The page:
In one embodiment, the polycarboxylic acids used to prepare a polyester polymer (a′) will generally be monomeric polycarboxylic acids or anhydrides thereof having 2 to 18 carbon atoms per molecule. Among useful acids are phthalic acid, hexahydrophthalic acid, adipic acid, sebacic acid, maleic acid, and other dicarboxylic acids of various types. Minor amounts of monobasic acids can be included in the reaction mixture (a′), for example, benzoic acid, stearic acid, acetic acid, and oleic acid. Also, higher carboxylic acids can be used, for example, trimellitic acid and tricarballylic acid. Anhydrides of the acids referred to above, where they exist, can be used in place of the acid. Also, lower alkyl esters of the acids can be used, for example, dimethyl glutarate and dimethyl terephthalate.

Polyols that can be used to prepare a polyester polymer (a′) include diols such as alkylene glycols. Specific examples include ethylene glycol, 1,6-hexanediol, neopentyl glycol, and 2,2-dimethyl-3-hydroxypropionate. Other suitable glycols include hydrogenated bisphenol A, cyclohexanediol, cyclohexanedimethanol, caprolactone-based diols such as the reaction product of e-caprolactone and ethylene glycol, hydroxy-alkylated bisphenols, polyether glycols such as poly(oxytetramethylene)glycol, mixtures thereof and the like.

Although the polyol component of reactant mixture (a) can be comprised of all diols, polyols of higher functionality can also be used. In one exemplary embodiment, the polyol component will be a mixture comprising at least one diol, and at least one polyol of higher functionality such as a triol. Examples of polyols of higher functionality would include trimethylol ethane, trimethylol propane, pentaerythritol, and the like. Triols are preferred. In one exemplary embodiment, the mole ratio of polyols of higher functionality to diol is less than 3.3/1, preferably up to 1.4/1. Limited amounts of monofunctional alcohols, such as ethylhexanol, may also be used.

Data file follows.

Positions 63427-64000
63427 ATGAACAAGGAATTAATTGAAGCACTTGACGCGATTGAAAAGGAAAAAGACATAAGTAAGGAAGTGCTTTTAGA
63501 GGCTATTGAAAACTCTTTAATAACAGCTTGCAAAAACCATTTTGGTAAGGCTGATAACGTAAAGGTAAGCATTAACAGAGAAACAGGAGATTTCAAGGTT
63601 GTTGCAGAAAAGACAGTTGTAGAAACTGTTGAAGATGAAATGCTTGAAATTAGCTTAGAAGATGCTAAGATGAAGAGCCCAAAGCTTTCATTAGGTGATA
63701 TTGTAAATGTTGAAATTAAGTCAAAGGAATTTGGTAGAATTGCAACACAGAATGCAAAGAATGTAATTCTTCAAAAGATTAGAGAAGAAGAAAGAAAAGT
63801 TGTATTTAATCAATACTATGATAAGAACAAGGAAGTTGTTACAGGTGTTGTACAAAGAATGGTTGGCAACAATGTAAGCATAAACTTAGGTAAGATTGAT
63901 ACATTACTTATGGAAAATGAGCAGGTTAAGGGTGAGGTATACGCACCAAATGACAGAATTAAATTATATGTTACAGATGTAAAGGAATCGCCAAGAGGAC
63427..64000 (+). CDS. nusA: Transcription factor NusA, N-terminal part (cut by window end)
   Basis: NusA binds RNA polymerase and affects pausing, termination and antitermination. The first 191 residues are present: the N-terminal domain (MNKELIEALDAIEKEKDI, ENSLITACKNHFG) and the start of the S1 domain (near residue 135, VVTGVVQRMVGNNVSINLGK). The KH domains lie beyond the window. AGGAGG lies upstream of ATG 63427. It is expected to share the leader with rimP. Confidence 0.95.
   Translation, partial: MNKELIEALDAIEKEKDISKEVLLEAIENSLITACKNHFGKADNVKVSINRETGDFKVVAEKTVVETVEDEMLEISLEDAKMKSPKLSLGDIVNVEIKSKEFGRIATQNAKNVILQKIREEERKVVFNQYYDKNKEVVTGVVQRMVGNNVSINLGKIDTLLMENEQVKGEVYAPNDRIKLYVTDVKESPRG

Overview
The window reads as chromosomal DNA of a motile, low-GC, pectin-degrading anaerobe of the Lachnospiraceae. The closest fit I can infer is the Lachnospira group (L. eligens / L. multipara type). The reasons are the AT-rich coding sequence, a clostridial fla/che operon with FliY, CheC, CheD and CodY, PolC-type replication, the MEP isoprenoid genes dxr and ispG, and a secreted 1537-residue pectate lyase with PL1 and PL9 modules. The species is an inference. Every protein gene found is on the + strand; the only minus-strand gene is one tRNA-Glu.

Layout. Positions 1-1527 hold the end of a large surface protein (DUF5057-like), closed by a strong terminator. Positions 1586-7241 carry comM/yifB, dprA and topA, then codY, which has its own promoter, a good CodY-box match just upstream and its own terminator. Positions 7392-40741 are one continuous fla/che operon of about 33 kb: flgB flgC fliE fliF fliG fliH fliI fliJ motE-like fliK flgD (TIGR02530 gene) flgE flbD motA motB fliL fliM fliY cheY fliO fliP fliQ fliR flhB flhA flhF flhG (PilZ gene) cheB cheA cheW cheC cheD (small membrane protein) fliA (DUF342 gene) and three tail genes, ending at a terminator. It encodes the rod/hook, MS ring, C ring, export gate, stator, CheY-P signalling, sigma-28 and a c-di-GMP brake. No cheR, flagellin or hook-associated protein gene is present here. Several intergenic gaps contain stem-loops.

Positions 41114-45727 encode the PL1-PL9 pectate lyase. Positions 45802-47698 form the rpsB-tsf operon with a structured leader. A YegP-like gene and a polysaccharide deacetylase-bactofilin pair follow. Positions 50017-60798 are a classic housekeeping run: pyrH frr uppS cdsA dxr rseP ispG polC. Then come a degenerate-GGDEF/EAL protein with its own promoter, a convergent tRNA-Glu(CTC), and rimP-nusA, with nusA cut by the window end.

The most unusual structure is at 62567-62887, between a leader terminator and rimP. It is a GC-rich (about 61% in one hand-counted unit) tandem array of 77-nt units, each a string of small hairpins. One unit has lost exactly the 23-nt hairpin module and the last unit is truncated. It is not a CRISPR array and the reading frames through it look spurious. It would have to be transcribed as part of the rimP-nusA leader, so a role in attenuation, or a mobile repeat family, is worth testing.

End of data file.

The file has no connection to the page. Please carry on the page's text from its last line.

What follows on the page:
Polyurethane polymers (a′) may be prepared by the polymerization of a reactant mixture (a) comprising at least one di- and/or polyisocyanate and at least one polyol. They are prepared by a chain extension reaction of a polyisocyanate (e.g., hexamethylene diisocyanate, isophorone diisocyanate, MDI, etc.) and an active hydrogen-containing chain extension agent, such as a polyol. They can be provided with active hydrogen functional groups by capping the polyurethane chain with an excess of diol, polyamine, amino alcohol, or the like that are included in reactant mixture (a).

For example, suitable polyisocyanates can be an aliphatic polyisocyanate, including a cycloaliphatic polyisocyanate or an aromatic polyisocyanate. Useful aliphatic polyisocyanates include aliphatic diisocyanates such as ethylene diisocyanate, 1,2-diisocyanatopropane, 1,3-diisocyanatopropane, 1,6-diisocyanatohexane, 1,4-butylene diisocyanate, lysine diisocyanate, 1,4-methylene bis-(cyclohexyl isocyanate) and isophorone diisocyanate. Useful aromatic diisocyanates and araliphatic diisocyanates include the various isomers of toluene diisocyanate, meta-xylenediisocyanate and para-xylenediisocyanate, also 4-chloro-1,3-phenylene diisocyanate, 1,5-tetrahydro-naphthalene diisocyanate, 4,4′-dibenzyl diisocyanate and 1,2,4-benzene triisocyanate can be used. In addition, the various isomers of α′,α′,α′,α-tetramethyl xylylene diisocyanate can be used. Also useful as the polyisocyanate are isocyanurates such as DESMODUR® N 3300 from Mobay and biurets of isocyanates such as DESMODUR® N100 from Mobay.